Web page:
The damage prevented delivery trucks — gasoline, groceries and food for restaurants among many others — from getting to Brookings. Fred Meyer and Dollar General ran out of milk Monday night — and gasoline Tuesday afternoon.

Watgen said this incident, which involved pavement dropping 2 feet in a half-day and tearing guardrails at either end from their posts, isn’t the worst he’s seen.

And ODOT workers at the north end of the district in Coos Bay were also dealing with an incident at Four Mile that closed U.S. 101 Monday.

“We just started to open it up when this one happened,” Watgen said. “It was a double-hit day.”

A torrent from the skies

More than a foot of rain in Brookings — and more than 18 inches in the hills surrounding town — has fallen over the area in the past four days, leading to mudslides, road closures and flooded culverts, ditches, creeks, roads in low-lying areas throughout the region.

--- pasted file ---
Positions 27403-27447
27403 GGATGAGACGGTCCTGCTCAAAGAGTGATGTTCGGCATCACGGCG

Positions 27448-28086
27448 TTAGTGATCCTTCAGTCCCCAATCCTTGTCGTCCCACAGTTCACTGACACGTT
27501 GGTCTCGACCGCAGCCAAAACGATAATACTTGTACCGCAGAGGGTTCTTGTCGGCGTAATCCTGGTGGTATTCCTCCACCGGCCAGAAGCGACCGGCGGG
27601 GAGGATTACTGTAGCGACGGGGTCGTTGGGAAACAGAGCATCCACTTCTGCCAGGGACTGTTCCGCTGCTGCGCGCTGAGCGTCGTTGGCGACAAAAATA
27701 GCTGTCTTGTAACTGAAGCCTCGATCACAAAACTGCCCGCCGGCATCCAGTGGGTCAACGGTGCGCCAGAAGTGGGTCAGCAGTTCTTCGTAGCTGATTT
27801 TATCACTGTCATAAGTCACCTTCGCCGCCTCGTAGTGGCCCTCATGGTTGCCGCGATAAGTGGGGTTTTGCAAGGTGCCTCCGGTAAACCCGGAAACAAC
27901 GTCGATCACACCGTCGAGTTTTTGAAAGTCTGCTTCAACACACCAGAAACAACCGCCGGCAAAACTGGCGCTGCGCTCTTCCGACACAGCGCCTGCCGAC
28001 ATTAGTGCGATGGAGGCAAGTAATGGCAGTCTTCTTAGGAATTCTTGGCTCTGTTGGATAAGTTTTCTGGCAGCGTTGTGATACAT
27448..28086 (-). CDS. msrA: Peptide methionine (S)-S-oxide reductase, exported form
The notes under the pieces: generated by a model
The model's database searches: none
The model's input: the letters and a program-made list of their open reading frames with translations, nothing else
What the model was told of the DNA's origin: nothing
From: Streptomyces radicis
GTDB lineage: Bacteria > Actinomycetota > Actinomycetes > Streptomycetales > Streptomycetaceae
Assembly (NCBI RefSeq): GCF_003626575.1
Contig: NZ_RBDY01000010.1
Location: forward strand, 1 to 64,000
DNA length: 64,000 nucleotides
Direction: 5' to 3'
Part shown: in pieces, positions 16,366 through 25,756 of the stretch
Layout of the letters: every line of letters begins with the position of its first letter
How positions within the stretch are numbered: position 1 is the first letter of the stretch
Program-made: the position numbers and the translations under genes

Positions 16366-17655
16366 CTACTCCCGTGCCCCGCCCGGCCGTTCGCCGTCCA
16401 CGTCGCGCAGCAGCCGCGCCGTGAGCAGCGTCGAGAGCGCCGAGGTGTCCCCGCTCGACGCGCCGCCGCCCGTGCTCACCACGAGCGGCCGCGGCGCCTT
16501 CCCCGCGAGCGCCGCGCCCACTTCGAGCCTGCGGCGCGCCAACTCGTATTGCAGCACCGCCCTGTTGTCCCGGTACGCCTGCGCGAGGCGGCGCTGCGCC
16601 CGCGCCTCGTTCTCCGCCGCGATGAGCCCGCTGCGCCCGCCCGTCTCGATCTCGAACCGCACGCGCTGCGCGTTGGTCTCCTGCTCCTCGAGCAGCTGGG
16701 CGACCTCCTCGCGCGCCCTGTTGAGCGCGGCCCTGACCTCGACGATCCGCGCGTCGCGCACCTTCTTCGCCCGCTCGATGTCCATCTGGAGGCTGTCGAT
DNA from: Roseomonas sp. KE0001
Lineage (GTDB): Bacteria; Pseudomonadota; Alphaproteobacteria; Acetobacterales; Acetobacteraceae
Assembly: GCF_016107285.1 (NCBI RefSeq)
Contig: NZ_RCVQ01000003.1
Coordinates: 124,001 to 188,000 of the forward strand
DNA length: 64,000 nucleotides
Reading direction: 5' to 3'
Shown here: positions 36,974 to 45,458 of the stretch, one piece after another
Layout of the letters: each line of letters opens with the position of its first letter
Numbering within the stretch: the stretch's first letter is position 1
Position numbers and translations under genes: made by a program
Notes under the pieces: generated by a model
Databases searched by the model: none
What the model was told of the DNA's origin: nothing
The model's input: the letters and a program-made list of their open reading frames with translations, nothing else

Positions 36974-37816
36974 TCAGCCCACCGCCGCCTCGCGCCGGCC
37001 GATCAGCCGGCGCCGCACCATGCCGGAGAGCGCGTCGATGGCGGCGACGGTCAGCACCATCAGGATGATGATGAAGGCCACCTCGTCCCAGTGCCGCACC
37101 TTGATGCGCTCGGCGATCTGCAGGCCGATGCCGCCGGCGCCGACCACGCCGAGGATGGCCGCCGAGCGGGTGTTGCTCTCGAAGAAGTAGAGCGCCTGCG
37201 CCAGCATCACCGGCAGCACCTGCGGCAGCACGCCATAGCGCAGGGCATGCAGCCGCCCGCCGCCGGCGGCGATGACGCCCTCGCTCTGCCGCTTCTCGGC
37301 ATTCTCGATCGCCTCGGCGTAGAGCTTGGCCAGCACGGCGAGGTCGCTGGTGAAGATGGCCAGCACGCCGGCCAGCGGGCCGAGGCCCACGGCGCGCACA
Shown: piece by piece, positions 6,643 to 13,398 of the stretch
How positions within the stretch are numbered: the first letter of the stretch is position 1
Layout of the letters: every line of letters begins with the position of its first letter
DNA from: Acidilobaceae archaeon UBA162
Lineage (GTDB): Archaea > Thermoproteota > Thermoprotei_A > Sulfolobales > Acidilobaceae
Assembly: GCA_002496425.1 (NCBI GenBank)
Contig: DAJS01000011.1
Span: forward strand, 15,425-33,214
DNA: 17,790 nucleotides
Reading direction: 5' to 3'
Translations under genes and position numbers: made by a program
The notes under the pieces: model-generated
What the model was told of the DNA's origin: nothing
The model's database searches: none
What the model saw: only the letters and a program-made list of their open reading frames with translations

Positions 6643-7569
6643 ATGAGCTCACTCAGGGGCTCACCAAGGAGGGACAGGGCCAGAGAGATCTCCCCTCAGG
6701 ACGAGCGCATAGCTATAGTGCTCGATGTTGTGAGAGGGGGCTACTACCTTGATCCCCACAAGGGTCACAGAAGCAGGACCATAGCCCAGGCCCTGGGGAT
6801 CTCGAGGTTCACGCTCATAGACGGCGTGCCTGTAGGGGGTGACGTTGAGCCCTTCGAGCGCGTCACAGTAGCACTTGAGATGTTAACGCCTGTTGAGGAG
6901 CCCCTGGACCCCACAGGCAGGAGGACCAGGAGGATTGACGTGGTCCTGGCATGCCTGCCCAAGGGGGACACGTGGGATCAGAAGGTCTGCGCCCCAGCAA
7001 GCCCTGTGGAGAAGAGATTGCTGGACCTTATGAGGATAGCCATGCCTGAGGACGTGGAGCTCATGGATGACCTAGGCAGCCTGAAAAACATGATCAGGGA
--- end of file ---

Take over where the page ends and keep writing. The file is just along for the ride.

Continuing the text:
The “atmospheric river” began its onslaught in earnest Friday with high winds and torrential rain. The system extended south through Del Norte County and north into Coos County, with Curry County receiving the brunt of the weather.

The system was so severe and widespread, the National Weather Service even gave it a name: Winter Storm Ryan, which is slowly moving east into the Cascades and Rocky mountains. In some places in the Sierra Nevadas and through Montana, 5 to 10 feet of snow is forecast to fall.